When we first moved to the Pacific Northwest we fell in love with the annual Filbert Festival in a neighboring town. Free admission but plenty to do; a perfect day out for a young family on a grad school budget. It was also something of an introduction to our new home. I had grown up in the sunshine among the citrus groves and strawberry fields. The woodsy bitterness of the filbert seemed to fit perfectly with the musty forests of the Pacific Northwest. For the uninitiated, “filbert” is the European name for the common hazelnut. Most Americans encounter hazelnuts via Nutella, weird Starbucks coffees, and perhaps as the mixed nut that’s usually left in the bowl. In the Pacific Northwest the hazelnut shows up all over the place on restaurant menus: crusted onto baked salmon, sprinkled across cheesecakes, and even as a finishing feed for heritage breed pork. Hazelnuts are even the foundation of our favorite Thanksgiving stuffing.
But it never would have occurred to me to include them in burgers, were it not for A Treasury of Prize Winning Filbert Recipes. I picked up this cookbook at a bookshop in Lincoln City, Oregon many years after my last Filbert Festival. The book was published by the Oregon Filbert Commission, now the Oregon Hazelnut Commission, in collaboration with a local Portland news channel. The cookbook opens with a surprisingly sophisticated history of the filbert, quoting ancient Chinese texts and the Greek physician Dioscorides, and working through to the present day. There’s a brief summary of the current industry, as of 1973, and an overview of various (culinary) uses for the hazelnut. The cookbook portion includes some two hundred recipes – primarily snacks and desserts – submitted by Pacific Northwest Homemakers. They are quite literally Prize Winning Recipes, as judged by the Auxiliary of the Nut Growers Society of Oregon and Washington.
Western Filbert Burgers is one of the few main dishes in A Treasury of Prize Winning Filbert Recipes. It wasn’t the first recipe to catch my eye, but it was the first to make its way onto our meal calendar. The month of October is a chaotic blend of sports and school activities, with kids coming and going at odd hours. As such I do my best to make meals that can accommodate different family members eating at different times. Burgers fit the bill, and Filbert Burgers sounded like fun.
The whole secret to the Western Filbert Burger’s in the name: hand-formed burger patties with a healthy dose of chopped, toasted hazelnuts folded in, the same way you might make a bleu cheese or caramelized onion patty. The hazelnuts soften a little bit during the cook, soaking up some of the beef fat and adding a little bit of texture to the patty. Not a crunchy texture, but more like the extra chew from a coarser ground beef. The filberts also change the burger’s flavor, lending some nutty richness that’s almost like having an extra condiment. The filbert flavor won’t play nice with some of your typical condiments: pass on the mustard and stick with mayonnaise or a creamy Russian-style dressing. Bacon and cheese round out the “Western” experience.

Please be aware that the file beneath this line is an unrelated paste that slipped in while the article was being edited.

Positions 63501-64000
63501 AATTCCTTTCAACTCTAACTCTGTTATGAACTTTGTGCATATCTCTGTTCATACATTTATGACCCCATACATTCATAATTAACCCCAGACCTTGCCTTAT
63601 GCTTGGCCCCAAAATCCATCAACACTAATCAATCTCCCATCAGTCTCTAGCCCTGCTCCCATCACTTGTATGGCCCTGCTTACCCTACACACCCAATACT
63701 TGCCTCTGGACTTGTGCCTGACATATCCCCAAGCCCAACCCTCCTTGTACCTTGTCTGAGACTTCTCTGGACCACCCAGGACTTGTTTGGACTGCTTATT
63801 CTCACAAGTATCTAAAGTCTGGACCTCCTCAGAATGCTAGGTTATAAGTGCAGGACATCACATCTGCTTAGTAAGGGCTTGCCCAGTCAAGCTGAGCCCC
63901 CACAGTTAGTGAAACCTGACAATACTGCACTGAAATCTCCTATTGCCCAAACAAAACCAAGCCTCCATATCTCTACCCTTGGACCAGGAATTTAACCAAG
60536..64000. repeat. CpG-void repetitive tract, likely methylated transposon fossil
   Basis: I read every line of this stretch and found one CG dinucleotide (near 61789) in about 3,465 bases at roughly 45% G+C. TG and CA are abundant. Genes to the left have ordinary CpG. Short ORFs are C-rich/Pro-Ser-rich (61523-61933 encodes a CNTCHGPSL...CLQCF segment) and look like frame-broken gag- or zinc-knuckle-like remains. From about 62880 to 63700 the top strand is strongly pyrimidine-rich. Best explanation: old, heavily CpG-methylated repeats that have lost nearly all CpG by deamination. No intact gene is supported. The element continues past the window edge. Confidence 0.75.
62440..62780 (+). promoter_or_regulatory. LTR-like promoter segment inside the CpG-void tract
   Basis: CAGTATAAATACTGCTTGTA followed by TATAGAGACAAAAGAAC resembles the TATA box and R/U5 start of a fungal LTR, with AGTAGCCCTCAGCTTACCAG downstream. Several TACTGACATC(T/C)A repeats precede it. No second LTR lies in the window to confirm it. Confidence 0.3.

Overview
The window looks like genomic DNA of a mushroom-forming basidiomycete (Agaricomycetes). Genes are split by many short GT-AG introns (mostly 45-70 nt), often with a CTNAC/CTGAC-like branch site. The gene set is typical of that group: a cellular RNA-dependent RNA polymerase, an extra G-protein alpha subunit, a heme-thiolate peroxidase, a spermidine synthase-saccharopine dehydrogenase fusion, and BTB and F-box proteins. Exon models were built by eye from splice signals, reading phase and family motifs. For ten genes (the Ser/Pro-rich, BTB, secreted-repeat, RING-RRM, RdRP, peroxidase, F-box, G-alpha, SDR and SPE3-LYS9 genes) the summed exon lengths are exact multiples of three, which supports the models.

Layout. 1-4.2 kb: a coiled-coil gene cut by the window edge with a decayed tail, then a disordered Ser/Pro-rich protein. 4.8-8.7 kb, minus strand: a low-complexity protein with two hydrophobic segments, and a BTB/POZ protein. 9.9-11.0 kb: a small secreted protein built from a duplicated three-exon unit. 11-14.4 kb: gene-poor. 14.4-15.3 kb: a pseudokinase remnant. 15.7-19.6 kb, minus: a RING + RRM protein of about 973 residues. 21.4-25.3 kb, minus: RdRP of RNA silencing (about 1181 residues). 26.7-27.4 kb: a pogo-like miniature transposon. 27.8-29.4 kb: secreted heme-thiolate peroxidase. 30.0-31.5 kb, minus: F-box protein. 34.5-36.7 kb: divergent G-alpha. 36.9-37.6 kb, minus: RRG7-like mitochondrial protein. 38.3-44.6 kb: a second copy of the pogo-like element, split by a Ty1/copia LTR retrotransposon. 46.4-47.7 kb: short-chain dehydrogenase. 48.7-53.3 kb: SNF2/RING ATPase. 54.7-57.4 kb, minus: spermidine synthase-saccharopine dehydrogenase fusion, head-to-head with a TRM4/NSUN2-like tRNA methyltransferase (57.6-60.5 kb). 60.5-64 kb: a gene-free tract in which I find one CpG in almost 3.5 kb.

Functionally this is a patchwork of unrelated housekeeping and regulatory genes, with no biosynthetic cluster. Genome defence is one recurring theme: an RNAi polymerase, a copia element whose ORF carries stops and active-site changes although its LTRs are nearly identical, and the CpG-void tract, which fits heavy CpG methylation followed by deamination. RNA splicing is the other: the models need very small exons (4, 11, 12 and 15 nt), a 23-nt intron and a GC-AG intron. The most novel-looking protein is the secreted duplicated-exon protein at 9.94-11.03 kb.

I’m personally a big fan of the Western Filbert Burger, in part because it’s a close cousin to my favorite local burger: the Peanut Butter Pickle Bacon Burger. Now if this burger idea horrifies you don’t worry: the Western Filbert Burger isn’t quite as nut-forward as the PBPB. The Western Filbert Burger takes some of that nutty goodness and packages more like an In’N’Out burger, albeit with an impossibly large patty. Consider it a gateway to the PBPB. Nuts and beef are amazing together.
As mentioned above, this isn’t an all-purpose burger. The beef-and-hazelnut patty has a distinctive flavor profile and not all of your usual accoutrements will work properly. The first time you make it I highly recommend following the recipe to a T: bacon, pepperjack, and a simple Russian-style dressing. The second time around feel free to follow your tastebuds. I’d personally steer clear of mustard or hot sauce, but plan to hit this with some sweet Kansas City style barbecue sauce on the next go around. Or maybe sour cream with citrus and dill. And while I’m usually a big fan of American cheese on burgers, stick with a ‘real’ cheese like pepperjack or cheddar. Serve with french fries or potato chips. Enjoy!
For the burger patty:
For the accoutrements:
- 6 slices thick cut bacon (cooked crisp and drained)
- 6 slices pepperjack cheese
- 6 large hamburger buns (sliced and toasted)
- sliced tomatoes
- crisp lettuce (such as romain hearts or iceberg)
For the Russian-style dressing:
- Add chopped filberts, salt, and pepper to ground beef in a large mixing bowl. Mix with your hands until filbert bits are evenly distributed. Hand form into six large patties, about 7 oz each.
- Whisk together the ingredients for the Russian dressing. Keep chilled until ready to serve.
- Cook patties under the broiler for 8-10 minutes, or as needed to reach desired doneness. Top each slice with cheese and broil for about one minute more.
- Assemble burgers.